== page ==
Use of red autofluorescence for monitoring prodiginine biosynthesis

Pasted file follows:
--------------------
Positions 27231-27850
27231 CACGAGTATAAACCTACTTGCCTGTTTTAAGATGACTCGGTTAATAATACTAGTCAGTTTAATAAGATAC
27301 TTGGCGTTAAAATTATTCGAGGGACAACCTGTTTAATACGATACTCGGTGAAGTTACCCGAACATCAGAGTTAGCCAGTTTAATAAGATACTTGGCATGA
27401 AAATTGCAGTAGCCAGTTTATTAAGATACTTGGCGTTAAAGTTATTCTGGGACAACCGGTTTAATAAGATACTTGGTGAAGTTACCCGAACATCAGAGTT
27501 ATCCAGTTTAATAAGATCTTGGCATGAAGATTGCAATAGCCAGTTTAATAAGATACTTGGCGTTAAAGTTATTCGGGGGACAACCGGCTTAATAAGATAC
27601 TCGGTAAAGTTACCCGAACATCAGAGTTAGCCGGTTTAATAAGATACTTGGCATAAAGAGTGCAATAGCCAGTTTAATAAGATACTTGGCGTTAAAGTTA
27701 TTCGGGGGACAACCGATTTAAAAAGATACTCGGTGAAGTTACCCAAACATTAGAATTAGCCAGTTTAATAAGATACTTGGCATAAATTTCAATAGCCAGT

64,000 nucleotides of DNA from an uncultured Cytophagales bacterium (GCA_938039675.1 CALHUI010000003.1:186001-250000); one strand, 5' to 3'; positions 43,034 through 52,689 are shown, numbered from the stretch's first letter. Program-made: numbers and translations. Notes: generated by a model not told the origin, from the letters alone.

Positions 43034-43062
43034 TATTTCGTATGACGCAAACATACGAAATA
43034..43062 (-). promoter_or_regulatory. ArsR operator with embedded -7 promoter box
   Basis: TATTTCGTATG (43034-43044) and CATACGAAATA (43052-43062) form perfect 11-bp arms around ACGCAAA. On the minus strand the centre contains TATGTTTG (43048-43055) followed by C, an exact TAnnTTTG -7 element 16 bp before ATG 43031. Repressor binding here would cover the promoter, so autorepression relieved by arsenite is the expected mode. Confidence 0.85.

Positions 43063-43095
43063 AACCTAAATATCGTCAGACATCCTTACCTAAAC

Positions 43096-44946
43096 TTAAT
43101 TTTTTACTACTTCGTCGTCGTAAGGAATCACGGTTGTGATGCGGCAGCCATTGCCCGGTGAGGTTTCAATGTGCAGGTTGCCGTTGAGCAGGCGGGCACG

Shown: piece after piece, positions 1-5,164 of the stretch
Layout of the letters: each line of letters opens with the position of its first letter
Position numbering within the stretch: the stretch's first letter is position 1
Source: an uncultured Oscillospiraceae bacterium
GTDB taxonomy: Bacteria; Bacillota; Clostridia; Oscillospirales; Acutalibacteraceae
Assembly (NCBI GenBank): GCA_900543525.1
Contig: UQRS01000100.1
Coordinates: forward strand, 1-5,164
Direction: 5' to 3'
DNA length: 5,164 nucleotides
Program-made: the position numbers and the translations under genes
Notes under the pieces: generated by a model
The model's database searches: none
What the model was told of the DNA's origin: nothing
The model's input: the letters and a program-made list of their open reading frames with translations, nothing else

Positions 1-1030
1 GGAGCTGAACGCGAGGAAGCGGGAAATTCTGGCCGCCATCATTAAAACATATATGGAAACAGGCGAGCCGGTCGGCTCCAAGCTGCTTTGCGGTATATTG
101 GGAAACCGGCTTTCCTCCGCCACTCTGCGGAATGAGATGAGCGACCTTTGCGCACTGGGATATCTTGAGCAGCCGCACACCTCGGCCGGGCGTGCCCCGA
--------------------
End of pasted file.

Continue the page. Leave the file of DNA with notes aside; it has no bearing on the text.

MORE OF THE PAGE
Prodigiosin-like pigments or prodiginines (PdGs) are promising drugs owing to their reported antitumor, antibiotic, and immunosuppressive activities. These natural compounds are produced by several bacteria, including Streptomyces coelicolor and Serratia marcescens as most commonly studied models. The bright red color of these tripyrrole pigments made them excellent reporter molecules for studies aimed at understanding the molecular mechanisms that control secondary metabolite production in microorganisms. However, the natural red fluorescence of PdGs has only been rarely used as a biophysical parameter for detection and assessment of PdG biosynthesis. In this work, we used S. coelicolor in order to exemplify how intrinsic red fluorescence could be utilized for rapid, low-cost, sensitive, specific and accurate semi-quantitative analyses of PdG biosynthesis. Additionally, and contrary to the colorimetric-based approach, the fluorescence-based method allows in situ spatio-temporal visualization of PdG synthesis throughout a solid culture of S. coelicolor. As PdG production is related to cell differentiation, their red autofluorescence could be exploited, by means of confocal microscopy, as a natural marker of the entrance into a crucial developmental stage in the course of the S. coelicolor life cycle.